We all know fear in one form or another. Described 'dictionarily' it is: A distressing emotion aroused by impending danger, evil, pain, etc., whether the threat is real or imagined; the feeling or condition of being afraid. So what.
I think I've held life-long fear in my very bones. My near-death experiences from cancer and my daily struggles with Lupus and fibromyalgia and gastroparesis also keep me in a suspended state of never knowing what shoe will drop. In my case, I hope it's a red stilletto in homage and honor of my dear, departed friend and colleague Susan Murphy Milano, a tireless advocate for those abused by partners or spouses and the author of several books including her memoir, Holding My Hand Through Hell.
Fear has its hold on me through anxiety and terror, remnants of full-blown attacks of post traumatic stress disorder (PTSD) resulting from the emergency tracheotomy and the many, many horrific events of my cancer and ongoing tests, surgeries and treatment that continue to this day. Couple that with depression and I'm lucky I make it out of the house some days.
"Make a great day," I used to chirp to my sons as they would leave for elementary or middle school until they told me to shut my trap. I secretly hope they will repeat that to their own offspring one day. If they don't, I'll tell their wives to do it, if I get the chance.
Today, however, I'm really scared. I have loved ones who are facing medical tests and challenges that make me want to run away like my hair is on fire! I can't help but be empathetic yet also terrified. And the PTSD comes roaring back, in nightmares, massive anxiety, tension headaches and an ever-present cloud of uncertainty that rocks my world. I know this is 'fight or flight' syndrome. I may know it but - still - my conscious self can't correct my unconscious thoughts, feelings, and flat out fear.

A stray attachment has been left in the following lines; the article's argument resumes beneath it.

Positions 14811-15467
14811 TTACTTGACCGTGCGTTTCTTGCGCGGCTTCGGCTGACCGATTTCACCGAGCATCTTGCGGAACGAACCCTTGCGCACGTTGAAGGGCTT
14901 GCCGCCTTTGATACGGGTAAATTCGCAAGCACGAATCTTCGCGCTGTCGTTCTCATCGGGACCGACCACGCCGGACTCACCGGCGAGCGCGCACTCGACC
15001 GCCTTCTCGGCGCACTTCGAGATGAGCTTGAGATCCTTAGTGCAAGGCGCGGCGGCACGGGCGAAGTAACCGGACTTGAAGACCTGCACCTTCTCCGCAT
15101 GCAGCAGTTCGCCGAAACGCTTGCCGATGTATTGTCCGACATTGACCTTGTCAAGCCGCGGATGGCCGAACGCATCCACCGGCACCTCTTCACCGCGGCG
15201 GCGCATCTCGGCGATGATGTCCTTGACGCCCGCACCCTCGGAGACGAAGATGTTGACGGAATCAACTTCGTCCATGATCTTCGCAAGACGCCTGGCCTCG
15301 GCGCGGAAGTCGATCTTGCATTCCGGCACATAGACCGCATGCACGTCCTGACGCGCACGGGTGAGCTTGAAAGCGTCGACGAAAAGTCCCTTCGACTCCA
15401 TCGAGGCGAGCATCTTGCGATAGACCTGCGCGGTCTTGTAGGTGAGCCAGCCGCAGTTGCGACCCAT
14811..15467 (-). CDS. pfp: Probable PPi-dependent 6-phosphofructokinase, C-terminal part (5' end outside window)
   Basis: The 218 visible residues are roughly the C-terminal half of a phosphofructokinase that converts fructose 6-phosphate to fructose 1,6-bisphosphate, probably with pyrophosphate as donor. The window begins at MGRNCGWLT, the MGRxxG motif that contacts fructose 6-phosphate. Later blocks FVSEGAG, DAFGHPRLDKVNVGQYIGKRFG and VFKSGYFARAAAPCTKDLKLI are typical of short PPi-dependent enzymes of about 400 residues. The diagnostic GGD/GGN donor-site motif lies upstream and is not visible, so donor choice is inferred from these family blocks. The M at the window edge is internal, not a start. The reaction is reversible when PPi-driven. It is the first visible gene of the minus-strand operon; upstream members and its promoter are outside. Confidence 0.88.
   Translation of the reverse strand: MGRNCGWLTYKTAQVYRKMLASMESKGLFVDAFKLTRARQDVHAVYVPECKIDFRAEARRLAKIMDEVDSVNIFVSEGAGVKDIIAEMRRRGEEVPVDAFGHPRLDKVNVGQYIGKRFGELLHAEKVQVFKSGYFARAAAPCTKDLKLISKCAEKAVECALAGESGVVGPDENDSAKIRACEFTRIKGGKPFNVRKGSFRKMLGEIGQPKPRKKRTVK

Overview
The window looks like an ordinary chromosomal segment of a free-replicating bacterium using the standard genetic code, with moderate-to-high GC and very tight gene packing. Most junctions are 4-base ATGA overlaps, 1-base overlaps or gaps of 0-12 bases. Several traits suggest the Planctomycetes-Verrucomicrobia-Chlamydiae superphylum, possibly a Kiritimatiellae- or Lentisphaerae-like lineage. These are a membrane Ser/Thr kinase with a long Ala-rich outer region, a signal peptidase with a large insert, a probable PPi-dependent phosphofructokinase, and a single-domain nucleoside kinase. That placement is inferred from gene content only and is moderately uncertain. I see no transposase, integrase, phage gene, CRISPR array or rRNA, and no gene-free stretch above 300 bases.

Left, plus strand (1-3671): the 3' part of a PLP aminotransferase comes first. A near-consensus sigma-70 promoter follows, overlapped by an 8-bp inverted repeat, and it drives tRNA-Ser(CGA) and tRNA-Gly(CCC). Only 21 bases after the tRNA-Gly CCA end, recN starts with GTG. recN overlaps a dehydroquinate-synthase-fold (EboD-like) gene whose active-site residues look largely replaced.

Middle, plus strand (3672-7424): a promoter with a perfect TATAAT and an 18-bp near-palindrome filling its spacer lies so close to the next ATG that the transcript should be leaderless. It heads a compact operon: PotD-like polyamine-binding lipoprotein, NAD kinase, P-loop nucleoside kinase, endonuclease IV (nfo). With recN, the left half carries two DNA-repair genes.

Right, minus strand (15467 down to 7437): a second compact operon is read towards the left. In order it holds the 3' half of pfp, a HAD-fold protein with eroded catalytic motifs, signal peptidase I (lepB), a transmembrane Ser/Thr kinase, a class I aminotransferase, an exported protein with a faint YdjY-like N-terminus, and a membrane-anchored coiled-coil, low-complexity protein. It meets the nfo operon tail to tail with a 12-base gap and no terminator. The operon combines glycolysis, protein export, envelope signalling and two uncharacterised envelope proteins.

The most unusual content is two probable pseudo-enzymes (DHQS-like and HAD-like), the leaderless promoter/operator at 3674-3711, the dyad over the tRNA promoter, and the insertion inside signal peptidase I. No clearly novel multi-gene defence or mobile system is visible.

For the past few days, I've been pissed off at everyone and letting them know. I had to literally check myself at the door last night to make sure I didn't do it again to my own nuclear family. It's not fun to live in fear although I feel as if I've been doing it all my life. I should be used to it, no? Does our crummy childhood or past experiences ever leave us alone?
Never. My upcoming memoir and website will clearly define how adverse childhood experiences do affect adult physical and mental health.
So I'll try my bag of soothing tricks including deep breathing, soft music, comfort foods - the usual. Again, I know what to do but it never gets easier. The 'bricks' are back - those knotted muscles in my shoulders that always seem to be in the up position. Yeah, yeah, there's meditation and yoga, too. Or simple walks with my dog. I know! Stop telling me what to do! I'll figure it out on my own, in my own time, in my own ways.
In the meantime, if you're struggling with fear, please know that you are not alone and many, many others are treading water, too. Cheers!